Chicken variation: Cook 4 boneless, skinless chicken breasts, seasoned with oregano, basil, thyme, and ground pepper, and one chicken bouillon cube, in the microwave (or on the stove, in about an inch of water). As the chicken cooks, remove it from the microwave and cut off the already-cooked portions occasionally, so they don’t get tough. Cut up the cooked chicken – to be authentic, you should shred it with two forks, but you can cube or chunk it for this recipe.Sweat the onions and garlic as above, add the cooked chicken (and all its microwave liquid, or 1/2 – 3/4 c. of the stovetop liquid) to the pan, and continue the recipe…

Meatless variation: Instead of ground turkey and sausage, use one can garbanzo beans and one can kidney beans, with a vegetable bouillon cube and some thyme. Throw in some chopped celery. You may want to add a can of diced tomatoes, adjusting the liquid with the tomato paste accordingly. Continue with the recipe…

Vera’s Apricot Chutney

This stuff is so good, you can eat it with a spoon. But don’t. Put it on grilled meat or chicken. Or wrap it up in a warm tortilla that’s been smeared with some cream cheese, and add turkey breast or ham slices. Eat the wrap over the sink, I am not kidding.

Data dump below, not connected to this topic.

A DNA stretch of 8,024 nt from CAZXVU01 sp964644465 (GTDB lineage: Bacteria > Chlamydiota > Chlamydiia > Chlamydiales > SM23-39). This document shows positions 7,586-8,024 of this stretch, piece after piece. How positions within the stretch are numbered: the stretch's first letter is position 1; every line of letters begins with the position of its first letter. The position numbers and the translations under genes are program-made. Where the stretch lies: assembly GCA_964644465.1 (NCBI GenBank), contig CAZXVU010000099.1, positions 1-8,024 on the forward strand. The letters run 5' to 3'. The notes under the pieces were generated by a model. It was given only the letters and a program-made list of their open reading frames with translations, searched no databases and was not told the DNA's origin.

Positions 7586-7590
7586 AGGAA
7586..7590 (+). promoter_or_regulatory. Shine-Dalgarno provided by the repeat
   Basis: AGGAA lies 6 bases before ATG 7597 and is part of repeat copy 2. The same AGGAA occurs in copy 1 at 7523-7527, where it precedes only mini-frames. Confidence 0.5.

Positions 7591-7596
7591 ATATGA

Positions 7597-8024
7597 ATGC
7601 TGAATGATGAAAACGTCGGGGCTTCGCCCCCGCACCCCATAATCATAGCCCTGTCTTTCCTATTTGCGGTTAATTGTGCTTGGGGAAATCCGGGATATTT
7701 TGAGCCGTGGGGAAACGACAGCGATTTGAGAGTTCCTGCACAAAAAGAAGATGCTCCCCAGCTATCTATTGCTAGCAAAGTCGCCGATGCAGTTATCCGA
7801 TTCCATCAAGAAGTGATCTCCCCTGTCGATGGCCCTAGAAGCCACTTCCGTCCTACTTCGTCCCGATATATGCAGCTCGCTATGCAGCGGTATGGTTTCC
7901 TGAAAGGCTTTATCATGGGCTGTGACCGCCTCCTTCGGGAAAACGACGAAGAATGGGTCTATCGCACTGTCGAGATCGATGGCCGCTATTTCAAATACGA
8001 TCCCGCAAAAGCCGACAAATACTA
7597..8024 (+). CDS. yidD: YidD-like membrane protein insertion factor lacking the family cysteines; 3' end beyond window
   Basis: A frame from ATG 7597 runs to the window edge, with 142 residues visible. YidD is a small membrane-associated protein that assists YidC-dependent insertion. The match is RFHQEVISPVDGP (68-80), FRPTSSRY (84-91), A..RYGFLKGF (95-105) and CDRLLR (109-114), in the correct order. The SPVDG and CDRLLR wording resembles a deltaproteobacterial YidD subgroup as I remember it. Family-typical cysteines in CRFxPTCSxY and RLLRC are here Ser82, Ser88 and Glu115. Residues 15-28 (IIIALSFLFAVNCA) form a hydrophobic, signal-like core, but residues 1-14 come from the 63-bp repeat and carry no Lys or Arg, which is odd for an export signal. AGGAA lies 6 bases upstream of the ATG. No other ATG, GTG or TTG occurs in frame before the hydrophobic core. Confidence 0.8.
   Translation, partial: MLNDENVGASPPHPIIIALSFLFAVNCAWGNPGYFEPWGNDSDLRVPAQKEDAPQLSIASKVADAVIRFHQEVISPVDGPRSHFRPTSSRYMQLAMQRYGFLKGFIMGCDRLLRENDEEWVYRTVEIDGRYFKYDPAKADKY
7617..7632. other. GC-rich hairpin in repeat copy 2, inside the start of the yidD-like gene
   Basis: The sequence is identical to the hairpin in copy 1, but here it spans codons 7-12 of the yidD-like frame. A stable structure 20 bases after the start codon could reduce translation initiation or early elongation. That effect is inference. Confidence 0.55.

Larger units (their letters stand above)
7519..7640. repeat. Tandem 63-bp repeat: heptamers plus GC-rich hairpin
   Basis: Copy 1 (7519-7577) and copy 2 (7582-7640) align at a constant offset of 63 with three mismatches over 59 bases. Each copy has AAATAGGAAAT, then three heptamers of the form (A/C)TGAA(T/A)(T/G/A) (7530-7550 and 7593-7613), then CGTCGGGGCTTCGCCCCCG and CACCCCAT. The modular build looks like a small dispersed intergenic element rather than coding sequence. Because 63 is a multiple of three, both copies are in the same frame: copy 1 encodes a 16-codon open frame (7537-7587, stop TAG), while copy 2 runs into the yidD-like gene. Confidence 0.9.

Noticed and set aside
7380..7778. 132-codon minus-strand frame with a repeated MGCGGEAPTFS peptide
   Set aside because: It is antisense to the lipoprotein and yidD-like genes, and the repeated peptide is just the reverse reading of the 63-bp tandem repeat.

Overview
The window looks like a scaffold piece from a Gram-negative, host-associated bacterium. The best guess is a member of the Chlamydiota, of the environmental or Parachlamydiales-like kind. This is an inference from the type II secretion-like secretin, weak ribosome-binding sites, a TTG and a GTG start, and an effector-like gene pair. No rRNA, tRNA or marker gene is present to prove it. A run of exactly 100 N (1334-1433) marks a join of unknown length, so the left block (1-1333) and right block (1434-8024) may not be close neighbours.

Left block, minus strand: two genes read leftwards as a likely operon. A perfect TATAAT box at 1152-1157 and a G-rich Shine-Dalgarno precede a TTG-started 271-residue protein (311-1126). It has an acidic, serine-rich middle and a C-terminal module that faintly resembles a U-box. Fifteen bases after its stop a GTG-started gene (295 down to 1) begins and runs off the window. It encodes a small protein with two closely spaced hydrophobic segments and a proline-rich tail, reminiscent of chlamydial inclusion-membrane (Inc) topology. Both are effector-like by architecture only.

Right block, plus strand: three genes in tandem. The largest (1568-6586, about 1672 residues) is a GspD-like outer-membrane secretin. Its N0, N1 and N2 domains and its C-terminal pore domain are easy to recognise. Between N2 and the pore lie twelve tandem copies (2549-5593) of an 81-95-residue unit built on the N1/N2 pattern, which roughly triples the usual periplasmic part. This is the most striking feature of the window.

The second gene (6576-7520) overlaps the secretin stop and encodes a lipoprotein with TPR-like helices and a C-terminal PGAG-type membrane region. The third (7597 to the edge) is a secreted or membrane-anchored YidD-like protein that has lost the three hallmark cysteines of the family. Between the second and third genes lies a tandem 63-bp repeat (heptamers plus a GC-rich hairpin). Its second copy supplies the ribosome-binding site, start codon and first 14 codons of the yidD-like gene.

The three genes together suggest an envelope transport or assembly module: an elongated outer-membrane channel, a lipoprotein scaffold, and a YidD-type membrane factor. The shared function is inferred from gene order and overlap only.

3 large sweet red bell peppers, diced
12 oz. dried apricots, diced
1 c. raisins
1 c. sugar
1 large onion, finely chopped
3/4 c. red wine vinegar (or use some cider vinegar)
5 cloves garlic, minced
1-1/2 tsp salt (I go lighter here – maybe a scant tsp.)
1/4 tsp ground ginger (experiment with grating some fresh ginger root – maybe a tsp?)
1/4 tsp ground cumin
1/4 tsp ground mustard seed
Combine ingredients in a large heavy saucepan. I use a dutch oven. Bring to a boil, then reduce heat and simmer for 25-30 minutes, until thickened, stirring occasionally. Cover and refrigerate for up to a month, if you can manage to make it last that long. I’m thinking about processing this in half-pint jars to give away at Christmas…